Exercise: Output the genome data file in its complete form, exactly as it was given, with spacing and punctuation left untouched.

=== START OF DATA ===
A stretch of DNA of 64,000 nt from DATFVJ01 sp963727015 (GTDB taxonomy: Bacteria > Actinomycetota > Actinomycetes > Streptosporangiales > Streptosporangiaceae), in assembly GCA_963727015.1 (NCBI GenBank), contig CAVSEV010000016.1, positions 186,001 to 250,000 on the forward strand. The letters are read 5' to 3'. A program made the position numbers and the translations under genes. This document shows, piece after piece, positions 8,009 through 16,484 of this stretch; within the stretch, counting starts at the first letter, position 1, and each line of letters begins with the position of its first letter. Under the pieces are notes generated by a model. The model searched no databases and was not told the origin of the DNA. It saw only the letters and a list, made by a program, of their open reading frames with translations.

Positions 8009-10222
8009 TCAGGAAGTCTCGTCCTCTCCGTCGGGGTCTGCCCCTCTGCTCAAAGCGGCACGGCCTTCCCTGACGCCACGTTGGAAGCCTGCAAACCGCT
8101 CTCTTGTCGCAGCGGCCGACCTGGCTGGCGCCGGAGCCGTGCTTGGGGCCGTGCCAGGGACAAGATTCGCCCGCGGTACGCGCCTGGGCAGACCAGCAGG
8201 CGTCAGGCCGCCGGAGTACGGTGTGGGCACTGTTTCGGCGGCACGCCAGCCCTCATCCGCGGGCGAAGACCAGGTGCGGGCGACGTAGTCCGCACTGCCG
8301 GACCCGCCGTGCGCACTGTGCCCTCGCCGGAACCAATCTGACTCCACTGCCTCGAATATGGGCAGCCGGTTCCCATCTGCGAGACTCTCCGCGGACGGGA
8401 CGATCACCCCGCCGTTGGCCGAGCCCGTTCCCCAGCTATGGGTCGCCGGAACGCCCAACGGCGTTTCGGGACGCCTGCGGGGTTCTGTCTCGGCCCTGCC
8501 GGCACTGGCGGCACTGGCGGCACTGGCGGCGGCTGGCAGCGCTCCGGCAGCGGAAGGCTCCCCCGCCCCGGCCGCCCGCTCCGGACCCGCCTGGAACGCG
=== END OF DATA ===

A stretch of DNA of 64,000 nt from DATFVJ01 sp963727015 (GTDB taxonomy: Bacteria > Actinomycetota > Actinomycetes > Streptosporangiales > Streptosporangiaceae), in assembly GCA_963727015.1 (NCBI GenBank), contig CAVSEV010000016.1, positions 186,001 to 250,000 on the forward strand. The letters are read 5' to 3'. A program made the position numbers and the translations under genes. This document shows, piece after piece, positions 8,009 through 16,484 of this stretch; within the stretch, counting starts at the first letter, position 1, and each line of letters begins with the position of its first letter. Under the pieces are notes generated by a model. The model searched no databases and was not told the origin of the DNA. It saw only the letters and a list, made by a program, of their open reading frames with translations.

Positions 8009-10222
8009 TCAGGAAGTCTCGTCCTCTCCGTCGGGGTCTGCCCCTCTGCTCAAAGCGGCACGGCCTTCCCTGACGCCACGTTGGAAGCCTGCAAACCGCT
8101 CTCTTGTCGCAGCGGCCGACCTGGCTGGCGCCGGAGCCGTGCTTGGGGCCGTGCCAGGGACAAGATTCGCCCGCGGTACGCGCCTGGGCAGACCAGCAGG
8201 CGTCAGGCCGCCGGAGTACGGTGTGGGCACTGTTTCGGCGGCACGCCAGCCCTCATCCGCGGGCGAAGACCAGGTGCGGGCGACGTAGTCCGCACTGCCG
8301 GACCCGCCGTGCGCACTGTGCCCTCGCCGGAACCAATCTGACTCCACTGCCTCGAATATGGGCAGCCGGTTCCCATCTGCGAGACTCTCCGCGGACGGGA
8401 CGATCACCCCGCCGTTGGCCGAGCCCGTTCCCCAGCTATGGGTCGCCGGAACGCCCAACGGCGTTTCGGGACGCCTGCGGGGTTCTGTCTCGGCCCTGCC
8501 GGCACTGGCGGCACTGGCGGCACTGGCGGCGGCTGGCAGCGCTCCGGCAGCGGAAGGCTCCCCCGCCCCGGCCGCCCGCTCCGGACCCGCCTGGAACGCG